Scandinavia Design

Table Bench  
Finn Juhl, 1953 

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House of Finn Juhl, Danish Design
Table Bench   House of Finn Juhl  Finn Juhl, 1953
Table Bench   House of Finn Juhl  Finn Juhl, 1953

The bench table is an elegant and sophisticated piece with a timeless design and contrasting textures. Versatile, it can be used for many purposes around the home. As a coffee table, it can be used in a living room to display books and decorative works of art. With two solid brass strips holding a folding cushion in place, it can be used as a bench in a hallway or bedroom. Folding the cushion leaves space for personal items next to the seating area.

The bench table is one of Finn Juhl's most popular pieces, achieving extremely high prices at auctions around the world.

Table Bench   House of Finn Juhl  Finn Juhl, 1953
Table Bench   House of Finn Juhl  Finn Juhl, 1953

Finn Juhl made his international breakthrough in the United States in the early 1950s. He designed a range of furniture with tubular steel frames, inspired by the American designers he had met. The bench table is part of the furniture range from this period and was also included in the large-scale exhibition Design in Scandinavia. The exhibition, curated by Finn Juhl himself, toured 22 cities in North America between 1954 and 1957 and was visited by around 650,000 people.


Table Bench   House of Finn Juhl  Finn Juhl, 1953
Table Bench   House of Finn Juhl  Finn Juhl, 1953

The bench table is available in many different versions, just as Juhl intended. It comes in three different lengths and can be ordered in oak or walnut (also available on request in teak and Oregon pine: please contact us), with or without black linoleum.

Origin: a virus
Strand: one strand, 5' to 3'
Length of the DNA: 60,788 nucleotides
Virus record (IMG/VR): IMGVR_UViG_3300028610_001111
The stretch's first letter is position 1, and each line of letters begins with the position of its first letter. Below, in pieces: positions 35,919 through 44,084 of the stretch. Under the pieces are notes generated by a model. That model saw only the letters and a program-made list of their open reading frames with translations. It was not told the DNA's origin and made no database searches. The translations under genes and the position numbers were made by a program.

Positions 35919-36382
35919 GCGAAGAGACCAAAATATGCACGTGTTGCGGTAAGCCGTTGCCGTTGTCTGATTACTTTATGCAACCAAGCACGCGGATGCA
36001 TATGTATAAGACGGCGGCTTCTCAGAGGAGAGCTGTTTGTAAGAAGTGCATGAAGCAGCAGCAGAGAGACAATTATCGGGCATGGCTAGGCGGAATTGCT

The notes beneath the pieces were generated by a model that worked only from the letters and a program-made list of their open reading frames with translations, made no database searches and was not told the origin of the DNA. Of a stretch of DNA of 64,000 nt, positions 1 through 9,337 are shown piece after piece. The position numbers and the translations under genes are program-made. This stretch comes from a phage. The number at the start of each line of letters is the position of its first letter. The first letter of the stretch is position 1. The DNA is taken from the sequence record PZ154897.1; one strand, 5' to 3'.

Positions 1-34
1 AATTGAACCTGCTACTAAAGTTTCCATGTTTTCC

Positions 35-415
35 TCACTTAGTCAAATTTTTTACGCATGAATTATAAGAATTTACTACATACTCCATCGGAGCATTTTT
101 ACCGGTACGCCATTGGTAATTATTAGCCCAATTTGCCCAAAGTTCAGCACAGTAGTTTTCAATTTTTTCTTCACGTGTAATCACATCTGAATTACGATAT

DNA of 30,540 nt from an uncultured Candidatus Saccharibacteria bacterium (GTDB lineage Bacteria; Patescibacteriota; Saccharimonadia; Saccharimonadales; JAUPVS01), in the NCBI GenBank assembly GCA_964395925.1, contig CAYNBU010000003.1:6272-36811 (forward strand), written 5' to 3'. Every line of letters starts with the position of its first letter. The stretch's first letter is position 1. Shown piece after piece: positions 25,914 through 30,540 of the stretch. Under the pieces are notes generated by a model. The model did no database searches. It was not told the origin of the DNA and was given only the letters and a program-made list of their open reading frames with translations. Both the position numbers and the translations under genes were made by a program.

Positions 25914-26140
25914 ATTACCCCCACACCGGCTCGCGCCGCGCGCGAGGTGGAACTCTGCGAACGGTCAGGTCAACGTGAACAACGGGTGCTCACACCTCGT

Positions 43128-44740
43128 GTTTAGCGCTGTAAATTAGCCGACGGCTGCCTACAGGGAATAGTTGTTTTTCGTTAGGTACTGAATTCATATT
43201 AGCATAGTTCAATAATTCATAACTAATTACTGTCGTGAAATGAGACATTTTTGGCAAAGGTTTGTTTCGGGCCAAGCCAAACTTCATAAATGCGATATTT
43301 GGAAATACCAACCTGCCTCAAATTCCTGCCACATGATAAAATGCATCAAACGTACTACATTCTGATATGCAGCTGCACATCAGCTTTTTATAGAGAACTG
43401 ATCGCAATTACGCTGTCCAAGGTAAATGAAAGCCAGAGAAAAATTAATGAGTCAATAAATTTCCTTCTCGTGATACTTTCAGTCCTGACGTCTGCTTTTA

The legs are either burnished steel or painted black, orange or light blue. Finally, the bench can be customised with or without matt polished brass edges to accommodate an optional folding padded cushion.

Table Bench   House of Finn Juhl  Finn Juhl, 1953

Without brass edge
112 x 45 x H39 cm

Without brass edge
170 x 45 x H39 cm

Without brass edge
225 x 45 x H39 cm

With brass edges
112 x 45 x H39 cm

With brass edges
170 x 45 x H39 cm

With brass edges
225 x 45 x H39 cm

Table Bench – Noir + Chêne huilé clair
Table Bench – Noir + Chêne huilé clair

light oiled oak / black

Table Bench – Bleu + Chêne huilé foncé
Table Bench – Bleu + Chêne huilé foncé

dark oiled oak / light blue

Table Bench – Orange + Chêne huilé foncé
Table Bench – Orange + Chêne huilé foncé

dark oiled oak / orange

Table Bench – Noir + Chêne huilé clair + Linoléum noir
Table Bench – Noir + Chêne huilé clair + Linoléum noir

light oiled oak / black linoleum / black

Table Bench – Noir + Noyer
Table Bench – Noir + Noyer

walnut / black

Table Bench – Bleu + Noyer
Table Bench – Bleu + Noyer

walnut / light blue

Table Bench – Orange + Noyer
Table Bench – Orange + Noyer

walnut / orange

Table Bench – Noir + Noyer + Linoléum noir
Table Bench – Noir + Noyer + Linoléum noir

walnut / black linoleum / black

Table Bench – Noir + Chêne huilé foncé
Table Bench – Noir + Chêne huilé foncé + Linoléum noir

Dark oiled oak / Black

Dark oiled oak / Black linoleum / Black